- And, mostly, I am a fan of piss play. I love pissing in someone’s ass. (Have you ever tried to do that with a condom on?)
For all of these reasons, I was using my last test as the marker of my serological status, then deciding what or "who" I could "do" afterwards. Now, if another technology allows me to reach the same goal, why would I refuse it? PrEP allows me to make an inversion of the way I “live” risk. Rather than thinking of HIV as a threat, it allows me to conceptualize my body as a space that is now biologically protected from HIV.
The Slut Stigma: Failure of the Activists?
With our carefully crafted prevention ideology over the last thirty years, we created a school of thought embodying a very clear idea: condom = zero risk. We created a model condom-citizen. Meanwhile, a diversity of practices were silenced, as well as many important facts on sexual health. For example, many STIs can still be transmitted even with religious use of condoms. Overall condom effectiveness is around 70%, not 100%…
In this regard, the Truvada Whore controversy in the United States is equally as interesting as it is disconcerting. Aren’t we once again in front of the same absurdity and the same political judgement on sexual promiscuity that was existent in the early days of AIDS?
In a Foucaultian perspective, we must question the conditions of possibilities that are allowing statements about « reality » to make sense. For example, very simply, when Michael Weinstein, President of Aids Healthcare Foundation in Los Angeles has claimed:
"If something comes along that's better than condoms, I'm all for it, but Truvada is not that. Let's be honest: It's a party drug."
This is a great example of the system of thought that frames our perception of sexuality in a moral context, blocking all opportunity to reason how or why people have these practices. We are facing a moral inquisition dynamic, facing the good old linear/binary/theologic, this system that draws a line between the "good" and the "depraved". This is the same system of thought that forces people I know on PrEP in Montreal to keep a low profile and closely guard their anonymity. Their key worry: the stigmatization process. This process works in ways to destroy one’s reputation and frame you in infamy. It works by internalizing your fears.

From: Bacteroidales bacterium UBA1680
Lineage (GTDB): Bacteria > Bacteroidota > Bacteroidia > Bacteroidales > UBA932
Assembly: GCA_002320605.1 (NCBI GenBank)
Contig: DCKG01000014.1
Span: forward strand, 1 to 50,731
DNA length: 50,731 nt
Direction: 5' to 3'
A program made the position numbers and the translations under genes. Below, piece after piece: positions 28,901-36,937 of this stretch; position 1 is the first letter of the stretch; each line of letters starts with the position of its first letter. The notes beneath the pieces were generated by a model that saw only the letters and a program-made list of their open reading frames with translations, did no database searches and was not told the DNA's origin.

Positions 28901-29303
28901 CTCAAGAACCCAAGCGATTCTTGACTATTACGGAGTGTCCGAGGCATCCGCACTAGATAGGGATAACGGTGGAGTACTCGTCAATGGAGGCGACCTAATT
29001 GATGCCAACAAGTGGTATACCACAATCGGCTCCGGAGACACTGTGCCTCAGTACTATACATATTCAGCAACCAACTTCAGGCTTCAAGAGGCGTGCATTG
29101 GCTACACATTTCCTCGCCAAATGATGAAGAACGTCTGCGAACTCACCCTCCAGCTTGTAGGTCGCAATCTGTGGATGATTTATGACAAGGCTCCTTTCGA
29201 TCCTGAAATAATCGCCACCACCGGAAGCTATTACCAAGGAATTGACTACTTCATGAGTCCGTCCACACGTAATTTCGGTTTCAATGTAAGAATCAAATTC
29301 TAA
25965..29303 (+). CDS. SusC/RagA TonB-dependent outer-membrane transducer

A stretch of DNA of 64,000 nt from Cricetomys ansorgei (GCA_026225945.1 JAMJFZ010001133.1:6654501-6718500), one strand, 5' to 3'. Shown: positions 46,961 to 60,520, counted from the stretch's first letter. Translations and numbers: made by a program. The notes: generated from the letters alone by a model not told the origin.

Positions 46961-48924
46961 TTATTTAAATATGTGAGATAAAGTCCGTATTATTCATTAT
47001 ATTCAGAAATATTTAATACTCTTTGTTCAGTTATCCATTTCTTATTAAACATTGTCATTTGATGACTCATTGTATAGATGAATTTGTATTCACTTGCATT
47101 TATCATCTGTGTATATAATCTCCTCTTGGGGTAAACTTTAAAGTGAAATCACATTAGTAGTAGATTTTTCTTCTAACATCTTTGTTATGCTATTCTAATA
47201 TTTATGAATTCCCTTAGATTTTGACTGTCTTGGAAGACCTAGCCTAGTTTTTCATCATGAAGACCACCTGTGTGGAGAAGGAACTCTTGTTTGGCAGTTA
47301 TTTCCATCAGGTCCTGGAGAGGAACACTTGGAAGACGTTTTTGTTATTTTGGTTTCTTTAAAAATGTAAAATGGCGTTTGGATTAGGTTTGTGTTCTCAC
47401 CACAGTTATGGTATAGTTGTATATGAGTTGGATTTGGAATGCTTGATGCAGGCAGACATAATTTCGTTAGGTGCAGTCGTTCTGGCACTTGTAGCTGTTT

Slut shaming is still prevalent in 2014. Sadly, this great revolution of thought and openness sought after by AIDS activists in the 1980s was one that was fruitless. What to do with this now?
Lets talk about stigma baby
Being in front of tonight’s audience, isn't it exciting to address a key concept that has been so over processed in the field? We address seropositive stigma constantly. It's part of our framework. We’ve integrated it in our programming and actions. But what about stigma against slutty gay men? Haven’t we silenced that issue in order to concentrate on resources and funding?
The question could be asked: Is it a real stigma? Is Quebec’s situation different than the one in the States? My first point - This fear of stigmatization is as real for me as it is to my peers, but how do we begin to uncover this tension? There is a very long dialogue possible here. But in short, there is a constant force that divides those would-be victims of HIV and those who take wilful risks.
This has become ambiguous in HIV prevention discourses and responses. To illustrate my point, I’ll cite the most recent official stance of the Ministry of Health and Social Services of Quebec- taken from Une épidémie silencieuse (2010) document published by the SLITSS - from whom we have a dear representative with us tonight.
They illustrate their conceptual framework in which sexually transmitted and blood borne infections exist mainly in "more affected groups" and conceptualize the intentional victim in the following manner :
To the notion of risk groups, we need to add the notion of vulnerability. This concept refers to psychosocial characteristics that are influencing the individual ability of one to protect themselves. Difficult living conditions, a precarious personal state, a lack of maturity or experience, an unstable environment, effect, sometimes, for people to relegate their protection and the one of others at a secondary level, making them vulnerable and more at risk of contracting an STI (p.23).
Do I have difficult living conditions, am I in a precarious personal state or lacking maturity or experience, or am I in an unstable environment?
Is it here that PrEP poses its actual problem? PrEP is reversing the logic promoted by the AIDS bureaucracy. People on PrEP are aware of their risk and vulnerability, they want to protect themselves “before”, because their risk is self evident to them. But, at the same time, they confess to be risk takers. How does our Missionary Society find its balance in this spectrum of reality?